The types of property foreign investors can buy
“Hello and welcome back to daily buying tips, I’m Dean Berman from Berman Buys.
Today were going to discuss what types of property foreign investors can purchase in Australia.
You may think why are foreigners allowed to buy property in Australia?
Isn’t it unfair for everyday Australians?
After doing a bit of research on the area I actually think it’s an area where a decent amount of logic prevails.
The reason foreigners can buy property according to the Foreign Investment Review Board or FIRB “is to increase Australia’s housing supply”.
The theory goes that the money from overseas, will help build new properties locally.
Without that money it would be hard to supply as many properties as we need, leading to upward pressure on prices.
The flow on benefits are through the construction process “new jobs will be created which will help support economic growth for everyday Australians”.
Effectively this money is helping companies to employ more people, who in turn can experience better wages and standards of living.
Foreign investment also increases government revenue from “stamp duties” and “other taxes”.
Here are some of the coolest findings on foreign investment:
As foreign investment is used to supply more housing, it makes sense foreigners can’t purchase established residential property in Australia because it’s doing the opposite.
This is why they can generally get an “exemption certificate” when purchasing off the plan property through a developer whose projects has more than 50 properties in a multi-level building, they can’t purchase house and land packages or townhouses.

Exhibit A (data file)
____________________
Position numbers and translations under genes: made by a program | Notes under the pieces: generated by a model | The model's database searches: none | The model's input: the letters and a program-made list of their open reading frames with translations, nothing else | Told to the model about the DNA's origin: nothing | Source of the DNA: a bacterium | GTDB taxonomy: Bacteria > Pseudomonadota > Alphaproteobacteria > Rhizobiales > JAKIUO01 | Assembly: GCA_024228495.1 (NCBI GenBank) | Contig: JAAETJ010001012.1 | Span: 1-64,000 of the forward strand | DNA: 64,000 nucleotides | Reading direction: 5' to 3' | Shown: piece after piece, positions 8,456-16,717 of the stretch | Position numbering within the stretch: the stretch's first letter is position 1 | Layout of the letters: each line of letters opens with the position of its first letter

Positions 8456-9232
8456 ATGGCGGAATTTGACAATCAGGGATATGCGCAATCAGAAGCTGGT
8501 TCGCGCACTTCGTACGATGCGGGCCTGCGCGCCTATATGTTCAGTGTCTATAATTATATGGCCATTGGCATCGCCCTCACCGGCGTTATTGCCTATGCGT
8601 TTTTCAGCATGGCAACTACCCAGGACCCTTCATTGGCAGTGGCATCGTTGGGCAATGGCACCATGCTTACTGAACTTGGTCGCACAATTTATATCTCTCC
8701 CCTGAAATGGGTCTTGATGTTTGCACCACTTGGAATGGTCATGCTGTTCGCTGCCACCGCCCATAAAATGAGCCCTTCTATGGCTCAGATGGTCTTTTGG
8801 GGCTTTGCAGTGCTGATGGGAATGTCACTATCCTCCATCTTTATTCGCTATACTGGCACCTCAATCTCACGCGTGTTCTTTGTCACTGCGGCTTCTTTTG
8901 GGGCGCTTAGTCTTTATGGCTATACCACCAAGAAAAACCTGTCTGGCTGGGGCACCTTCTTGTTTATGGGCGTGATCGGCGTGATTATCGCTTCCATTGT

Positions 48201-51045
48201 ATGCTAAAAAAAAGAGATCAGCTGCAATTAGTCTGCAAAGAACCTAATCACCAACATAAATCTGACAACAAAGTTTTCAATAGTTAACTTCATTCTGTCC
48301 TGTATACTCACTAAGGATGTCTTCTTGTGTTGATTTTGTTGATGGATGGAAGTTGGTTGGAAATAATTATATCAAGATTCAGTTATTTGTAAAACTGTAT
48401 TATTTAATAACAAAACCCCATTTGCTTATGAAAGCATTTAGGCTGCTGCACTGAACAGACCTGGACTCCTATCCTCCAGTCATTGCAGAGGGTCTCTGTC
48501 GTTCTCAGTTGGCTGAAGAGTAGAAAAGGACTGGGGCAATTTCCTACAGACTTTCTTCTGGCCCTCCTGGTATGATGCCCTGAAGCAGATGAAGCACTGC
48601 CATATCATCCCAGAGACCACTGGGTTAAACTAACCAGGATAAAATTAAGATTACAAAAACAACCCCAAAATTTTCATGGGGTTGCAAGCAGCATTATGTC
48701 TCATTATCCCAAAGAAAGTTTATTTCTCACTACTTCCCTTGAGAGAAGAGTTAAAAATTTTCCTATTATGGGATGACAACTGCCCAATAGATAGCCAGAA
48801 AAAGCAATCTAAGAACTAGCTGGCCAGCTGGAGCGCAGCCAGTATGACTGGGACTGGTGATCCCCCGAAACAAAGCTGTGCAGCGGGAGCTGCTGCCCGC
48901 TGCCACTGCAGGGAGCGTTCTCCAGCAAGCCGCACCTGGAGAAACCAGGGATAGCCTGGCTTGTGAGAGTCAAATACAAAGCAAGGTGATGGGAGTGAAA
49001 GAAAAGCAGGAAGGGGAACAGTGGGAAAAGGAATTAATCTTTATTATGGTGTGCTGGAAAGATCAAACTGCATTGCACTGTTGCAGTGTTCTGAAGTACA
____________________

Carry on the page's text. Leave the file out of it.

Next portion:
The only time foreigners can get approval for established property, when it’s for redevelopment and at least 2 dwellings are built for the one demolished, the foreigner has to have approval before entering into an unconditional contract though.
Foreigners can buy vacant land for this same reason as they will be adding a house where there was none before, but need approval, the house needs to be built within 4 years to stop land banking. The approval fees increase with price.
If a foreigner lives in an Australian property for more than 6 months in a year, they will need to pay a vacancy fee which is to encourage greater levels of rental stock in the market.
Commercial property seems to be more relaxed, as foreigners can usually purchase commercial property without needing approval, if the value is generally below $266m.
Large penalties apply for breaching foreign investment rules, ranging from a few thousand dollars to a few hundred thousand dollars
All in all foreign investment policy seems to make sense to me when the rules are followed.”…